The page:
I Trained to Climb Yosemite Wall (Ultimate Challenge)

Training to climb this magnificent wall did not start in a day or in an attempt to impress anybody. I have had a passion for climbing since I was a little kid. My mother said during an interview about me and my ambition and how it had been so far in my chosen career. She had explained what had attracted me to the gym where I started my training. I just decided that I wanted to go one day and she had taken me.

My trainer, who also owned the gym said I was the youngest among his climbing students but from the first day I had started to show more courage and passion than any of the others who had started training long before I did.

I had won many climbing awards since I started and when I informed my team that I intended on climbing the wall, they supported my ambition.

My coach said, “We believe in you Joe, we really do. You have brought lots of good memories to this gym since you have joined us and whatever you endeavor to do you can be sure of our absolute support.”

It is an awesome feeling to stand beneath a wall and feel so overwhelmed by its hugeness but knows that like an ant that you might feel you can conquer the wall. Standing beneath the Yosemite made everyone feel quite small, and when I looked up, it almost seemed like an impossible task to embark on. But as long as something can be done, impossible becomes a word that cannot be found in our dictionary.

“What you need is a sponsor, and we have been doing some thinking on who is better at sponsoring such huge task you are undertaking,” the gym manager said. “I will speak about it to one of my guys over at Adidas if I could win their interest.”

I knew this endeavor was going to put me to test, unlike other walls I have climbed, but I was mentally ready for the challenge it was going to pose. I spent more time training with smaller rocks with cuts that were similar to the Yosemite. It is always important to get the positions right in climbing. How and where to place the hands are also important skills.

Adidas decided to promote the climb, and they called in National Geographic. In a short time, it became an even a bigger project than I had thought.

And as the project became bigger, my training intensified. There were many reasons why this must not fail. Not many other reasons mattered that much to me like fulfilling my dream and achieving my set goals. The Yosemite wall was my goal this time, and I had to see the climbing through.

Many a time I would go down to the wall and stay beneath it for many hours as if I was trying to compare and test our strengths and determination against each other. The longer I stay beneath that wall, the more confident I became at succeeding.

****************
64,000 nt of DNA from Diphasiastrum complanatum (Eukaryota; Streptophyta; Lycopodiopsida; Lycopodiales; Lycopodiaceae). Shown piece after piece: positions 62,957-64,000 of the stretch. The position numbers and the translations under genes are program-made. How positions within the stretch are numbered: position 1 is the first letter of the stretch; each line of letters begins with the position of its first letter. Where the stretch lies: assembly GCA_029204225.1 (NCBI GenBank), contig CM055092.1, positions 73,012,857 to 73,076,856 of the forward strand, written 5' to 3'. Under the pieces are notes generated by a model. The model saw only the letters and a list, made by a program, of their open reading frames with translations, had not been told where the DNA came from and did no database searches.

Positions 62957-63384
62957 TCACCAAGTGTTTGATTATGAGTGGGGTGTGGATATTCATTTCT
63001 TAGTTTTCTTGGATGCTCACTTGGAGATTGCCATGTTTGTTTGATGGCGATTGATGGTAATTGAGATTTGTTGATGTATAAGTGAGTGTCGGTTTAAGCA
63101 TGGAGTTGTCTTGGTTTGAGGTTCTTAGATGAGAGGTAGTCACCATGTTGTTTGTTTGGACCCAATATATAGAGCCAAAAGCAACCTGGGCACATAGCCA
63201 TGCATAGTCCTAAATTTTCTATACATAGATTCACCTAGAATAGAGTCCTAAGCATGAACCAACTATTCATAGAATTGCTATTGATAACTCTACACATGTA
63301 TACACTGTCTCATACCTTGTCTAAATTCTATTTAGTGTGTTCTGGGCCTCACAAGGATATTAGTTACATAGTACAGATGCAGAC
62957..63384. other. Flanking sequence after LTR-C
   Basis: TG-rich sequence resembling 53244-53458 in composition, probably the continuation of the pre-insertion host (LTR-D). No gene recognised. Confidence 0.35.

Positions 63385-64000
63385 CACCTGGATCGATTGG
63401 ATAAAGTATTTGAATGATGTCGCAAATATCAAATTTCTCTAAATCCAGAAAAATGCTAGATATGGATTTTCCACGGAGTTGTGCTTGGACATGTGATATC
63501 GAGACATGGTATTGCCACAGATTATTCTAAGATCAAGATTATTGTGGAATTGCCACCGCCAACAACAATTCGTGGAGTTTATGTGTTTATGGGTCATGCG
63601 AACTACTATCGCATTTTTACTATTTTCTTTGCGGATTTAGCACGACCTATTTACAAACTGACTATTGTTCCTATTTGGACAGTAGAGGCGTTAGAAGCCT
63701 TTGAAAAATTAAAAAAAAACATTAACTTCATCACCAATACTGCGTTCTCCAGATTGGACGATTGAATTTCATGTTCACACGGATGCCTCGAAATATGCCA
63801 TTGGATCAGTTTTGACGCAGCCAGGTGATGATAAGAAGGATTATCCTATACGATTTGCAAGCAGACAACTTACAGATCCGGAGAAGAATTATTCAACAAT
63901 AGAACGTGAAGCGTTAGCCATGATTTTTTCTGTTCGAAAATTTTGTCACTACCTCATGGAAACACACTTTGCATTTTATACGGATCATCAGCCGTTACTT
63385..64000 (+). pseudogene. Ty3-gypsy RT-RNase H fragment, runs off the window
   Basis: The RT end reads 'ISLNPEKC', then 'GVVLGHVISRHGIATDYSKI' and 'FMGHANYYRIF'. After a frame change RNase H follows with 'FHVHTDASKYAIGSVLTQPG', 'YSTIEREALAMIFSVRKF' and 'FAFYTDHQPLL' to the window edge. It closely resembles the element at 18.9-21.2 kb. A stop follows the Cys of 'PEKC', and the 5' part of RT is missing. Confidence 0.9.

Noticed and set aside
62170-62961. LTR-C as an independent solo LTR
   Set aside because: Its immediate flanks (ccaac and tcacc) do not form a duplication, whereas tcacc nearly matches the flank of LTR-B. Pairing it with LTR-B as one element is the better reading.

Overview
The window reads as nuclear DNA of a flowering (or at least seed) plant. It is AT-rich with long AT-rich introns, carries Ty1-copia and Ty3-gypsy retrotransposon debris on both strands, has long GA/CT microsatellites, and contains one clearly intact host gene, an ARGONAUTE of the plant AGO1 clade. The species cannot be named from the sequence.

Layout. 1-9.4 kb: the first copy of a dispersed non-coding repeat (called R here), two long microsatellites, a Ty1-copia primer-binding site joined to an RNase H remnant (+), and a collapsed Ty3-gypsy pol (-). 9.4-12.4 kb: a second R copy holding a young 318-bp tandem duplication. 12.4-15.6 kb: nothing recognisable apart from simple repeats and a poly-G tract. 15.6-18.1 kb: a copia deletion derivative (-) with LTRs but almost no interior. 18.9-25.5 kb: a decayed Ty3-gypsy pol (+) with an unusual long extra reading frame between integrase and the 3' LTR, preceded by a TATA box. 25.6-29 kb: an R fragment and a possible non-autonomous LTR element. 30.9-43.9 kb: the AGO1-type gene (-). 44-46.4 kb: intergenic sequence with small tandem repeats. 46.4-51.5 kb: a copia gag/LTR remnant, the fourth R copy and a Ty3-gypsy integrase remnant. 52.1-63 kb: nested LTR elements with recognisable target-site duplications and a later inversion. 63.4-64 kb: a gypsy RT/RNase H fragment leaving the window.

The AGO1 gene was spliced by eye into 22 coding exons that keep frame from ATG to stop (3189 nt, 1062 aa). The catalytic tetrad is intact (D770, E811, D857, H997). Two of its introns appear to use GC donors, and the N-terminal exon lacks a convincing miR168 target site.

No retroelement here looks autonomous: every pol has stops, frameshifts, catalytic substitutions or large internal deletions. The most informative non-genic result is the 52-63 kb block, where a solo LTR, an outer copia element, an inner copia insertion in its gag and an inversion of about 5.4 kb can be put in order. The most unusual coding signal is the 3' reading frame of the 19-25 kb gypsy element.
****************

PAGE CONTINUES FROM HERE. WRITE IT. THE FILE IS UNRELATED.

I made the forest my second home, acclimatizing myself with the atmosphere out there. The first thing I realized was that, unlike in the town, where people lived, their houses built, smoke and pollutions, one could easily predict the weather as it changed; as the night passed for the day, rain comes in spring, and the sun shines as well.

Out there in the mountains, one can not predict what would happen in the next 5 minutes: the weather can go from being bright and encouraging to sunken heart darkness, from being warm and comely to fierce cold and rain.

All these I tried to make myself get used to as I stayed back at the hills. I would get home sometimes, and my mom would complain that I reeked and my hair full of oil because I would go those several days without bathing. At first, when I started staying back at the hills, it was frightening and getting used to it was not easy, but as the days passed, this sudden change of weather did not surprise me anymore.

My childhood friend, Paul, who first fell in love with climbing and invited me to join him, was part of the project. I had invited him on this one, and he was so helpful with preparation. We would be making the climb together.

When the set day came, the whole team had become bigger from my coach to other gym assistants, to the Adidas representatives, who had brought the deal that we signed a couple of days before the climb, to National Geographical representatives who had brought their own side of the deal too. The media crewmen from each of the sponsors were also part of the team, the emergency and first aid response team, and many more.

At the end of the day, the project that had been a single person’s dream at the beginning, seeing a wall that was yet to be conquered and wanting to do that from sheer love of climbing, had become later the project of the whole world. If I had wavered at any time before, seeing that number gave me the courage to go on.

Everything I needed had been set before that day, crosschecked on that day and certified that it was a go and everything was in proper shape. Paul and I embarked on it, each of us with several cameras planted on us. A resting nest had been prepared halfway to the wall. There we rested before making the rest of the climb.

When finally I emerged at the top of the wall, I was filled with so much joy. Choppers with media men hovered over the air with cameras. The moment we all had been waiting, preparing, training for had come. I must say it was not easy. It was easily the most challenging climb of my career, I must say. It took so long, but the 3,000 feet wall had been conquered. Although it was not the end, but for now I would celebrate and enjoy the moment.

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